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Microsoft inks patent protection deal with Foxconn parent

In exchange for unspecified royalties, Microsoft agrees not to sue the parent company of the world's largest hardware maker for devices it produces that run Google's Android and Chrome operating systems.

Microsoft has struck a patent-licensing agreement with Hon Hai, parent company of Foxconn, that protects the company from being sued by the software giant over devices it makes that run Google's Android and Chrome operating systems.

Hon Hai will pay Microsoft unspecified royalties in exchange for "broad coverage under Microsoft's patent portfolio," the companies announced this evening.

Microsoft has long argued that Chrome and Android infringe on its patented technology in areas ranging from the user interface to the underlying operating system. However, rather than going after Google for patent violations, Microsoft has targeted device makers, pressing them to license Microsoft's patents that it alleges Android and Chrome infringe upon.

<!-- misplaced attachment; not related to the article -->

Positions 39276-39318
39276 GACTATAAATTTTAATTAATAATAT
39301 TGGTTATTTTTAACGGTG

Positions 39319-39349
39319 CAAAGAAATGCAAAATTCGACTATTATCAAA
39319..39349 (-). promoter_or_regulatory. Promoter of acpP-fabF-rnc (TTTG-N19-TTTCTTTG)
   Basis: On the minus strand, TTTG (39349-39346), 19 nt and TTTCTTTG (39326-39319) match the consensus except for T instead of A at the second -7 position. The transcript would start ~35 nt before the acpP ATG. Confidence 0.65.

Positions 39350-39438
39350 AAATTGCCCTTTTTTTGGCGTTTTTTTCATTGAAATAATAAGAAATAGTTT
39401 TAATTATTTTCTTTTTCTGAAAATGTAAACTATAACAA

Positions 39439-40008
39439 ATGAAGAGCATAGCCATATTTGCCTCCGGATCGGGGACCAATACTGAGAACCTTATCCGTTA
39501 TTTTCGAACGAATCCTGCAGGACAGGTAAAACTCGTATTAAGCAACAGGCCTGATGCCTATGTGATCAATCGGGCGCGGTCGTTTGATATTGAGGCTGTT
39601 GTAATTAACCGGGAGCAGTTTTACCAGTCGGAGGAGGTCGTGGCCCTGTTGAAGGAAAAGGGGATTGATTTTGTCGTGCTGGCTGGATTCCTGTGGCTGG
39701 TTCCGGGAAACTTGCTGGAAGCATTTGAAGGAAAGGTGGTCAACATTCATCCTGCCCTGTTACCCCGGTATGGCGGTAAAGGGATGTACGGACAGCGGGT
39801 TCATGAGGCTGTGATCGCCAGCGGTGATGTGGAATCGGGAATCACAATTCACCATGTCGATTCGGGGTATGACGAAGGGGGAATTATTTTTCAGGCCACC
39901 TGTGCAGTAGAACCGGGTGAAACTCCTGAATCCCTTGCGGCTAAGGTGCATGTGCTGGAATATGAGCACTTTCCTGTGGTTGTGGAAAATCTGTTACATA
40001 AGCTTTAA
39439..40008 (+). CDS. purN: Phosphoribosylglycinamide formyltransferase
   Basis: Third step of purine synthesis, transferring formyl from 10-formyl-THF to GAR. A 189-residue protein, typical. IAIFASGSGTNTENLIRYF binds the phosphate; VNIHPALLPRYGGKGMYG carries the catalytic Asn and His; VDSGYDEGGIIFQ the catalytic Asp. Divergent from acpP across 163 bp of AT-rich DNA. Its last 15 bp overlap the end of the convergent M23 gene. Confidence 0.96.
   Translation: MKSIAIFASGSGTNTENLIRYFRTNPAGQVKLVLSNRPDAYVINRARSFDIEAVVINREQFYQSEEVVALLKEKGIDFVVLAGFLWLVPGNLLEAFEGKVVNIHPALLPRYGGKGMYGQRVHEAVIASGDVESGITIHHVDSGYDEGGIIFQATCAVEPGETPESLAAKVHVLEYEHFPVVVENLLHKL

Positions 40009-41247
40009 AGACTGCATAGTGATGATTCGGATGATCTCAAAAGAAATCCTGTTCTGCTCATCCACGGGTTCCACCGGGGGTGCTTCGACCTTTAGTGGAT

With its Hon Hai agreement, Microsoft said it now has patent protection deals in place with hardware makers that produce more than half the world's Android smartphones.

"We are pleased that the list of companies benefiting from Microsoft's Android licensing program now includes the world's largest contract manufacturer, Hon Hai," Horacio Gutierrez, corporate vice president and deputy general counsel of the Intellectual Property Group at Microsoft, said in a statement. "By licensing both brand name companies and their contract manufacturers, we have successfully increased the overall effectiveness and global reach of the program."

Microsoft has reached similar agreements with other hardware makers, including Acer, HTC, ViewSonic, Nikon, Compal Electronics, Quanta Computer, and Wistron.

Google disagrees with Microsoft's approach and those deals with Android and Chrome device makers, contending that neither operating system violates Microsoft's patents.

Reducing patent litigation is a huge issue for Microsoft, which is not only a massive patent holder but a frequent target of patent suits. To smooth the process, the software giant launched a Web tool last month that lets anyone search its entire portfolio of 40,785 patents.

Microsoft said the new Web site, dubbed Patent Tracker, gives those who might otherwise illegally use Microsoft's patents without permission a way to find what intellectual property Microsoft owns.